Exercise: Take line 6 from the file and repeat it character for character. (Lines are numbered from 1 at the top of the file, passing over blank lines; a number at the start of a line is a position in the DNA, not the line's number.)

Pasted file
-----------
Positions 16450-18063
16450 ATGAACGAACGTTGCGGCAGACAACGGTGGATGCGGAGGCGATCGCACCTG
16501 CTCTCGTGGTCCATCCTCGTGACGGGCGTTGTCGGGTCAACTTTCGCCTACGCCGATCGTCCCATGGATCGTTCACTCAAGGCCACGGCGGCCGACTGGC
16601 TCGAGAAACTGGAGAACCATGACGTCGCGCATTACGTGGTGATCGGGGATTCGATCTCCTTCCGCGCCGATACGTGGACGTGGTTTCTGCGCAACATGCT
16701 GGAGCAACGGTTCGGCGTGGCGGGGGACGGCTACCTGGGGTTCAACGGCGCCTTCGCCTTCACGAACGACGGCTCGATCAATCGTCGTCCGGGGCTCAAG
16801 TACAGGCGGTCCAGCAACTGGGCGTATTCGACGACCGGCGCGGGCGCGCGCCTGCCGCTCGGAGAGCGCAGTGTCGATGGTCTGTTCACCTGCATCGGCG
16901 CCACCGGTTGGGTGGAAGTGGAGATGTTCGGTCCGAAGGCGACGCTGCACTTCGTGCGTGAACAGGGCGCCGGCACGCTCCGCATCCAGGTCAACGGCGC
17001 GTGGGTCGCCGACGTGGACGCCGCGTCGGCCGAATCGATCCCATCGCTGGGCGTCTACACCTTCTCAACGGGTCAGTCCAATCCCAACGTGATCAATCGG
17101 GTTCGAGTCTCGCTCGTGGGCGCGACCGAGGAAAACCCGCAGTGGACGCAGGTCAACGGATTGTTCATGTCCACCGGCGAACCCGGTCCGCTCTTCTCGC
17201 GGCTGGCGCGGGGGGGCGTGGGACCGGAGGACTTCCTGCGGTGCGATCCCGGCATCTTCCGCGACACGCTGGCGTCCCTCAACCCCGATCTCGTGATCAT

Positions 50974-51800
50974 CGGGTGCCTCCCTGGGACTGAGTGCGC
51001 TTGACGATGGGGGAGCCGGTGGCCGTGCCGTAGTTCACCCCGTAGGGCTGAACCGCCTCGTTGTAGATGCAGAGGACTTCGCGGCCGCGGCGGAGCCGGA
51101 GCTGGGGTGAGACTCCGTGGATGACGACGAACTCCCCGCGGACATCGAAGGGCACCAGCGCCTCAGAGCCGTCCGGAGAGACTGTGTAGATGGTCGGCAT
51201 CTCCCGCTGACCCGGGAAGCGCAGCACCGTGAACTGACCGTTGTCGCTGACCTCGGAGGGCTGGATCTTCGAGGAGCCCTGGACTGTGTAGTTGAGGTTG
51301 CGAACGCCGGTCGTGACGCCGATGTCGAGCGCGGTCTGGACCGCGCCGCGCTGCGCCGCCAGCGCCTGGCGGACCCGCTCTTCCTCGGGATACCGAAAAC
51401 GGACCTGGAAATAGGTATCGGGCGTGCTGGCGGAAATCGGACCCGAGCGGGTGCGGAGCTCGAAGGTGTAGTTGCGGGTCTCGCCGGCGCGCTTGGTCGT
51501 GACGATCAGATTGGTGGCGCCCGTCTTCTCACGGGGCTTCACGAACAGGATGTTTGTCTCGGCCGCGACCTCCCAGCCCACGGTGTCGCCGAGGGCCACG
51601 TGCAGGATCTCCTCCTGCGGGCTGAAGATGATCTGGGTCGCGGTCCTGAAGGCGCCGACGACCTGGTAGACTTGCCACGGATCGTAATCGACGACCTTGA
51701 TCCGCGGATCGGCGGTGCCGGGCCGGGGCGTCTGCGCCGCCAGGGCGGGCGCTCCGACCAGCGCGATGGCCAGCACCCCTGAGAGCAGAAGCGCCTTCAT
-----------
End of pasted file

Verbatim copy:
16801 TACAGGCGGTCCAGCAACTGGGCGTATTCGACGACCGGCGCGGGCGCGCGCCTGCCGCTCGGAGAGCGCAGTGTCGATGGTCTGTTCACCTGCATCGGCG